Skip to main content

OSU Navigation Bar

The Ohio State University

Health Sciences Library

Systematic Reviews

Choose the Right Kind of Review

Before you begin, it's important to understand how a systematic review is different from other kinds of literature reviews, and to be sure that your objectives and resources are suited to conducting a systematic review.

Systematic vs. Traditional Literature Reviews

Systematic Review Narrative (or Traditional Literature) Review
Question… A well-defined research question. Not necessarily focused on a specific question. May give an overview of a topic.
Search… Designed with the goal of finding all existing literature on the research question, both published and unpublished. The process is well-documented and reported for transparency and reproducibility. May be ad hoc, and may not be exhaustive or fully comprehensive. The process may not be documented.
Study Inclusion & Exclusion Criteria… Established prior to searching, consistently applied, and clearly reported. May not be specified.
Critical Evaluation of Included Studies… Comprehensive appraisal of the quality of included studies, and evaluation of bias. Studies' validity and biases may not be assessed.
Synthesis of Research… Systematic, generates a conclusion to the question posed based on quality evidence. Summary of studies, may reflect authors' bias.

Other Types of Literature Review

There are several other types of review that may use methods similar to systematic reviews:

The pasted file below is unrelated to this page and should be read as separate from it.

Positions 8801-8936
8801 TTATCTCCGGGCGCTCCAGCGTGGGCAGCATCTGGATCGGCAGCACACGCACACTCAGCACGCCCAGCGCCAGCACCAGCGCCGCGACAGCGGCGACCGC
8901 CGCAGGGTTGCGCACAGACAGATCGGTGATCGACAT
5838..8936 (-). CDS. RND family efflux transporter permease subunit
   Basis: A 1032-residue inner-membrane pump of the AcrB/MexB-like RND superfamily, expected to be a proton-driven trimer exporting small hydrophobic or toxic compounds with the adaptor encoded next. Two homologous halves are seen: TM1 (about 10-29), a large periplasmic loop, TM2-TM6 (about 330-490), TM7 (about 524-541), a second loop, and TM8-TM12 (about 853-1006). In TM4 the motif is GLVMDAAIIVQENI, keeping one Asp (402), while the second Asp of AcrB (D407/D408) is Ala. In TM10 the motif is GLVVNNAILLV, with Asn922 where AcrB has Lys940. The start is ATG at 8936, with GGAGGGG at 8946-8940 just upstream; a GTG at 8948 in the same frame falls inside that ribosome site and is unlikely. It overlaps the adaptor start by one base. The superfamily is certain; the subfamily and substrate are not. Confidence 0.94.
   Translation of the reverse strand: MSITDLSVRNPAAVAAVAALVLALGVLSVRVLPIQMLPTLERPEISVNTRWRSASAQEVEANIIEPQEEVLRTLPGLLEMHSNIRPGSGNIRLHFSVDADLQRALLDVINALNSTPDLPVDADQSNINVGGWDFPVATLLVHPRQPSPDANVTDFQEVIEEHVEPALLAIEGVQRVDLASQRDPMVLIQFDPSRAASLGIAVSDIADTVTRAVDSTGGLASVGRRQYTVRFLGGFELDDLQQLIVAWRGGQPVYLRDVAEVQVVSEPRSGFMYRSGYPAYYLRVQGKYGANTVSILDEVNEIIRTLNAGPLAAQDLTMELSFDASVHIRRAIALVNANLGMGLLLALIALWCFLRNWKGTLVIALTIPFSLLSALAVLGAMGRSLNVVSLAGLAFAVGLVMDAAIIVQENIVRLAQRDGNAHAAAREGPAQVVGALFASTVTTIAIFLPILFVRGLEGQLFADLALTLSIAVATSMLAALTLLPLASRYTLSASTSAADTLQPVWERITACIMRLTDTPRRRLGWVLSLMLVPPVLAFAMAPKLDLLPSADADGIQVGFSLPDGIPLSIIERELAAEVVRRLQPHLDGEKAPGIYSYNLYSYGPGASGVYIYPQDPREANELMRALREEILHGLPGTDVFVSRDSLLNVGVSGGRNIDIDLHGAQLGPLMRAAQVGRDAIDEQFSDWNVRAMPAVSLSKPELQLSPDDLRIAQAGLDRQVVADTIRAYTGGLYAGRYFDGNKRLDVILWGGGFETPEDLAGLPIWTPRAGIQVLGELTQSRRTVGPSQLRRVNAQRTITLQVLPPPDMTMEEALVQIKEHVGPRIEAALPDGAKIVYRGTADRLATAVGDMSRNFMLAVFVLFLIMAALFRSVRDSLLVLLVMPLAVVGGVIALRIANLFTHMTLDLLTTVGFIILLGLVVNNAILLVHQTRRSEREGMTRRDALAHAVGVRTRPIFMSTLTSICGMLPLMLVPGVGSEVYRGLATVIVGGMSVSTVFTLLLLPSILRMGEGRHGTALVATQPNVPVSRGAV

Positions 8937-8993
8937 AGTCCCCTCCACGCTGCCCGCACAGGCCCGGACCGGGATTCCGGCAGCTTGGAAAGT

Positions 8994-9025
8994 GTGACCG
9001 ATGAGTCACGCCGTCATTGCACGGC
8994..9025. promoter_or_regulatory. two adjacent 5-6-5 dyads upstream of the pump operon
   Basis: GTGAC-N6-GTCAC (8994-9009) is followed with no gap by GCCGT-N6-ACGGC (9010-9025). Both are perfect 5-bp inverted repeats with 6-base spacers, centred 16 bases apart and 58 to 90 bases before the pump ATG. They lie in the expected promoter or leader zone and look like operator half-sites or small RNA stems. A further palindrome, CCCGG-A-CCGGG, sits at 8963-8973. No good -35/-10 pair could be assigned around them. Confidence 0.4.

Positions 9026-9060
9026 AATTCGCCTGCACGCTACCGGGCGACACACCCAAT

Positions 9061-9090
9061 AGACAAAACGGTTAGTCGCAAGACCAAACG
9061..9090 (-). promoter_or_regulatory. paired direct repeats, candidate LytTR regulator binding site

• Scoping Review: Used to identify the nature and extent of a body of research evidence on a topic. Broader in scope and may not include quality assessment of studies. May be conducted in preparation for a systematic review, or published as a research outcome in its own right.
  • Systematized Review: Attempts to include elements of the systematic review process without meeting all of the standards for a systematic review. May be more appropriate for an individual project, such as a postgraduate student assignment.
  • Rapid Review: Uses systematic review methods to search and appraise results within a time-constrained setting. Not as comprehensive as a systematic review.

The following resources provide information on the various types of review and how to conduct them:

What Does it Take to do a Systematic Review?

This quiz can help you determine if you have the resources to undertake a systematic review, or if a different type of review might be more appropriate: